Returns a string produced according to the formatting string format.
The format string is composed of zero or more directives: ordinary characters (excluding %) that are copied directly to the result, and conversion specifications, each of which results in fetching its own parameter. This applies to both sprintf() and printf().
Each conversion specification consists of a percent sign (%), followed by one or more of these elements, in order:
An optional padding specifier that says what character will be used for padding the results to the right string size. This may be a space character or a 0 (zero character). The default is to pad with spaces. An alternate padding character can be specified by prefixing it with a single quote ('). See the examples below.
An optional alignment specifier that says if the result should be left-justified or right-justified. The default is right-justified; a - character here will make it left-justified.
An optional number, a width specifier that says how many characters (minimum) this conversion should result in.
An optional precision specifier that says how many decimal digits should be displayed for floating-point numbers. This option has no effect for other types than float. (Another function useful for formatting numbers is number_format().)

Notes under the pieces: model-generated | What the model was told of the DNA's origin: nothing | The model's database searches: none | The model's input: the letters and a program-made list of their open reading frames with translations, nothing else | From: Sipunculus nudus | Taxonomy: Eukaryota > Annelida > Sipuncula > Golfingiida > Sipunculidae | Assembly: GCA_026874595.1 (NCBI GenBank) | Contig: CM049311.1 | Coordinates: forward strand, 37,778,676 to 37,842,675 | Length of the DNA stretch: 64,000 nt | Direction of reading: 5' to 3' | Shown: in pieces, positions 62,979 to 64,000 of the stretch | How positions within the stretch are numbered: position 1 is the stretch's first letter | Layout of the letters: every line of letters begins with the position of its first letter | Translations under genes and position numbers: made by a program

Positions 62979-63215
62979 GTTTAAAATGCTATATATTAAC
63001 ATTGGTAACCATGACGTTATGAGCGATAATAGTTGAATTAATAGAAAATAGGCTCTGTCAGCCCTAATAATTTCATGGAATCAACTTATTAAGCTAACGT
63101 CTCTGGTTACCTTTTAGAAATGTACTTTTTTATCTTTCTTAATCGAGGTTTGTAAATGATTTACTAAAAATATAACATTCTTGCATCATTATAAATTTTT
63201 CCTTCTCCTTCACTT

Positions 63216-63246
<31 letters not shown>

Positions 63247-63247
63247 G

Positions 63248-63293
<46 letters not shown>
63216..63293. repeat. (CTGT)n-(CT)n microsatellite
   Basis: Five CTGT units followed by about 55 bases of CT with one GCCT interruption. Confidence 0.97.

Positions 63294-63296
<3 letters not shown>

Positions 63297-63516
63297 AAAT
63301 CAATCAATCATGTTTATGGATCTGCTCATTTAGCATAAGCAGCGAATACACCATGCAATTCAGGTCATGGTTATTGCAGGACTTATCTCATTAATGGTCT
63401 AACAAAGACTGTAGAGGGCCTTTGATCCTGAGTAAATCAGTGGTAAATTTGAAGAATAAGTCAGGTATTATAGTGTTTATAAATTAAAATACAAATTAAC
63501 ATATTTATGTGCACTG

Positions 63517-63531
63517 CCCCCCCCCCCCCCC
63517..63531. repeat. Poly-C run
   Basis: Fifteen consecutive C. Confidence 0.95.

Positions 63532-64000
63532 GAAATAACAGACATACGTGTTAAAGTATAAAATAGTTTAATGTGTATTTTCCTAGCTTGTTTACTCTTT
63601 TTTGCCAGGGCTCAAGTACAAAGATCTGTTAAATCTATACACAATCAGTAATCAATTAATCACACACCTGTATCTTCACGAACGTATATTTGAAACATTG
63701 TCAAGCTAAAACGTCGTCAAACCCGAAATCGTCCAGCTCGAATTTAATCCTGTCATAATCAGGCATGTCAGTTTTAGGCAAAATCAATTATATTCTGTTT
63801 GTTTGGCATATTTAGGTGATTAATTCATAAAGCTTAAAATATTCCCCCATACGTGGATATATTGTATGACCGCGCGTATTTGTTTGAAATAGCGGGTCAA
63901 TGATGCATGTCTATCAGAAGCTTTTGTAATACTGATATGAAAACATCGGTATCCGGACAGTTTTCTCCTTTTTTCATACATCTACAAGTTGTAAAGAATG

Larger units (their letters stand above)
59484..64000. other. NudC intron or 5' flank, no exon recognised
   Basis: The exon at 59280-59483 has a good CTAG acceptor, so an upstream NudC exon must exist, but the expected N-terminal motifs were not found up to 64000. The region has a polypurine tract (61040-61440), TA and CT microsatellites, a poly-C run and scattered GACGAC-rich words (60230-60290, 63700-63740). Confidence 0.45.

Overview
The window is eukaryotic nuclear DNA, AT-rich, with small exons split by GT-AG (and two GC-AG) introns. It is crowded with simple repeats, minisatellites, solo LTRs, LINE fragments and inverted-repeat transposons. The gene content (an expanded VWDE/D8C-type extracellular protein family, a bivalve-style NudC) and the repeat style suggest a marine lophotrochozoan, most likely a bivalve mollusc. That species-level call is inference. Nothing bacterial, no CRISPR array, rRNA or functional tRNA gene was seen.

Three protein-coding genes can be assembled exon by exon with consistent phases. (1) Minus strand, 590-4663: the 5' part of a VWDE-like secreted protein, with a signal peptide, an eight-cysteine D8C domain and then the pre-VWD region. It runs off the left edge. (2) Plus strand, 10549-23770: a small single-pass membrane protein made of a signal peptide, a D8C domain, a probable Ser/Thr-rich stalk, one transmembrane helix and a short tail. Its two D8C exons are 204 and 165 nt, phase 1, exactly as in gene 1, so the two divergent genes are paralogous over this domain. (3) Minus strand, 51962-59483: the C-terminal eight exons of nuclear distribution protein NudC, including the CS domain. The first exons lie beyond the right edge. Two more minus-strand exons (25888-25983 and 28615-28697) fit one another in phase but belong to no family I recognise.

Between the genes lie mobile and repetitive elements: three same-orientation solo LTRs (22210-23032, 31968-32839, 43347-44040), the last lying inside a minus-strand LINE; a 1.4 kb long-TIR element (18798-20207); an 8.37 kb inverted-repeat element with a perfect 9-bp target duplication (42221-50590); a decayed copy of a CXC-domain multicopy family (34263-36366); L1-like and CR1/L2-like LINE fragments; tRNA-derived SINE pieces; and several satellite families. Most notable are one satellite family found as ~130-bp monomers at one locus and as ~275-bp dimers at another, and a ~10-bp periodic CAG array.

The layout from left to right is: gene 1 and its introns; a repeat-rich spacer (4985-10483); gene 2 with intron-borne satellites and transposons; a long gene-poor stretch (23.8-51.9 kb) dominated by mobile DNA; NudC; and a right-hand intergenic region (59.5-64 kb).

A type specifier that says what type the argument data should be treated as. Possible types:
|% - a literal percent character. No argument is required.|
|b - the argument is treated as an integer, and presented as a binary number.|
|c - the argument is treated as an integer, and presented as the character with that ASCII value.|
|d - the argument is treated as an integer, and presented as a (signed) decimal number.|
|u - the argument is treated as an integer, and presented as an unsigned decimal number.|
|f - the argument is treated as a float, and presented as a floating-point number.|
|o - the argument is treated as an integer, and presented as an octal number.|
|s - the argument is treated as and presented as a string.|
|x - the argument is treated as an integer and presented as a hexadecimal number (with lowercase letters).|
|X - the argument is treated as an integer and presented as a hexadecimal number (with uppercase letters).|
As of PHP version 4.0.6 the format string supports argument numbering/swapping. Here is an example: